One of the most difficult parts was looking out for jumping pedestrians - these old women seem to hide behind parked cars in town, waiting for an "auto-école" car to come by, before leaping out on the crosswalk in front of the car. The other was "priorité à droite." This means, "right of way to the person coming from the right." Now, this law does exist in the US. However, we don't have many situations where it actually comes into play, because smaller roads coming out onto a larger road typically have a stop or yield sign. In France, not so. Smaller roads coming out onto a larger road may well have the right of way over people on the larger road. So if you are driving on the main road, you have to slow down and check out Every. Single. Street. to your right to be sure that it has a stop sign, or a yield sign, or if they don't, to be sure you don't cut someone off.

After my six hours of lessons, just three weeks after I took the theory test, they decided I could take my driving test.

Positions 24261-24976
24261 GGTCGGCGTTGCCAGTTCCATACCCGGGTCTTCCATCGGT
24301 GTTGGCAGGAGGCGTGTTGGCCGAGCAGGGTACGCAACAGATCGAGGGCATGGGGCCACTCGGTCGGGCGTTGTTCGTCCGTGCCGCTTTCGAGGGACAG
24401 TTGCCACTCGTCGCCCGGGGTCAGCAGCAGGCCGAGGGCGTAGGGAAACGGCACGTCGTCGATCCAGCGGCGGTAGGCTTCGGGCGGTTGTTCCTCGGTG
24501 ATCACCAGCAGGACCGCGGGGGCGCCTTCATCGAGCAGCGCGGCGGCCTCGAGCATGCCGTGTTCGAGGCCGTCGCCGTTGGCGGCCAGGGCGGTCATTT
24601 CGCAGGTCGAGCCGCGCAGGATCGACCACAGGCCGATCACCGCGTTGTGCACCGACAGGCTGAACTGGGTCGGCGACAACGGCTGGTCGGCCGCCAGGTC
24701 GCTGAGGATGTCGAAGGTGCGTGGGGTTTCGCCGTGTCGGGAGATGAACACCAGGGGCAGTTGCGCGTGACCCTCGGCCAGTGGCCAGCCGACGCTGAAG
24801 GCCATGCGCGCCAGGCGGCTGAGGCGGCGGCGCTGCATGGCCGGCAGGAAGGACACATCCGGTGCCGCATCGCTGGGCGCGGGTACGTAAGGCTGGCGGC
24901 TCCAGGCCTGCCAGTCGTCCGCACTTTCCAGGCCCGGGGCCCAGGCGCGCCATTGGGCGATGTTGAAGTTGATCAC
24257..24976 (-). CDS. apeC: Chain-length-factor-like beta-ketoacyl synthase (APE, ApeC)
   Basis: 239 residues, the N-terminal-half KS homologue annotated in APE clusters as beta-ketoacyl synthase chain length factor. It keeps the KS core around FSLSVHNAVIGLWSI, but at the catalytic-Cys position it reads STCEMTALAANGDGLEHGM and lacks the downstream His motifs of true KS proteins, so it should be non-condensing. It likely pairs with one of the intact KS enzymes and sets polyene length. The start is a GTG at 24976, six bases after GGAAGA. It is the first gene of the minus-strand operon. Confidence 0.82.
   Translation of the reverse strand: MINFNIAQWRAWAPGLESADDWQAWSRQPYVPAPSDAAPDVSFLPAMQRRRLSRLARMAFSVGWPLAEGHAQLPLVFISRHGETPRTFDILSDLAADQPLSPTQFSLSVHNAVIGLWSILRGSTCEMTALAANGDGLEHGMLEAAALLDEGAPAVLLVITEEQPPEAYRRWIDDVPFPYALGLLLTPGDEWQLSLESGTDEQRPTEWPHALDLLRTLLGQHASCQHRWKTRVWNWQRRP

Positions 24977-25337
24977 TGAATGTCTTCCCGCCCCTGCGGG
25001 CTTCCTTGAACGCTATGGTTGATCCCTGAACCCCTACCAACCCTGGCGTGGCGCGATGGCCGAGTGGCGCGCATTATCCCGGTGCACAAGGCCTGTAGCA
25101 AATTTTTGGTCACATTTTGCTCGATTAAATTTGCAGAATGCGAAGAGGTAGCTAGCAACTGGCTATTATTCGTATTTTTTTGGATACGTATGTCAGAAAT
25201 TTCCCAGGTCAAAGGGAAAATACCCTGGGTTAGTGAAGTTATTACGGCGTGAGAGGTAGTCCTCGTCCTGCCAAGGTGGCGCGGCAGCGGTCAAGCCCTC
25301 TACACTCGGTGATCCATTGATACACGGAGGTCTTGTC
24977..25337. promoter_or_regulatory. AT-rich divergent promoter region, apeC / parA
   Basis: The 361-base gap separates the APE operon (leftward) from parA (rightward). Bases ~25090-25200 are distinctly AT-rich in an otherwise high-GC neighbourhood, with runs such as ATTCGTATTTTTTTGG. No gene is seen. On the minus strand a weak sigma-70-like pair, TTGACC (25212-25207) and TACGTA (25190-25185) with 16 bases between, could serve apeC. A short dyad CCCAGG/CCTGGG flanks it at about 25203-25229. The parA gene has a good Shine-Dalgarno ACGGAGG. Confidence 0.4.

How was the test?

Less stressful than I expected! I went to Soissons with another driving student, who was taking the test for the second time. Another person from the same driving school was already taking the test, so we waited for her to come back. Then it was the other student's turn. And finally, mine. The inspector was in the front passenger seat (the side with the extra set of pedals), and the driving school instructor - one I hadn't even met - was in the back seat.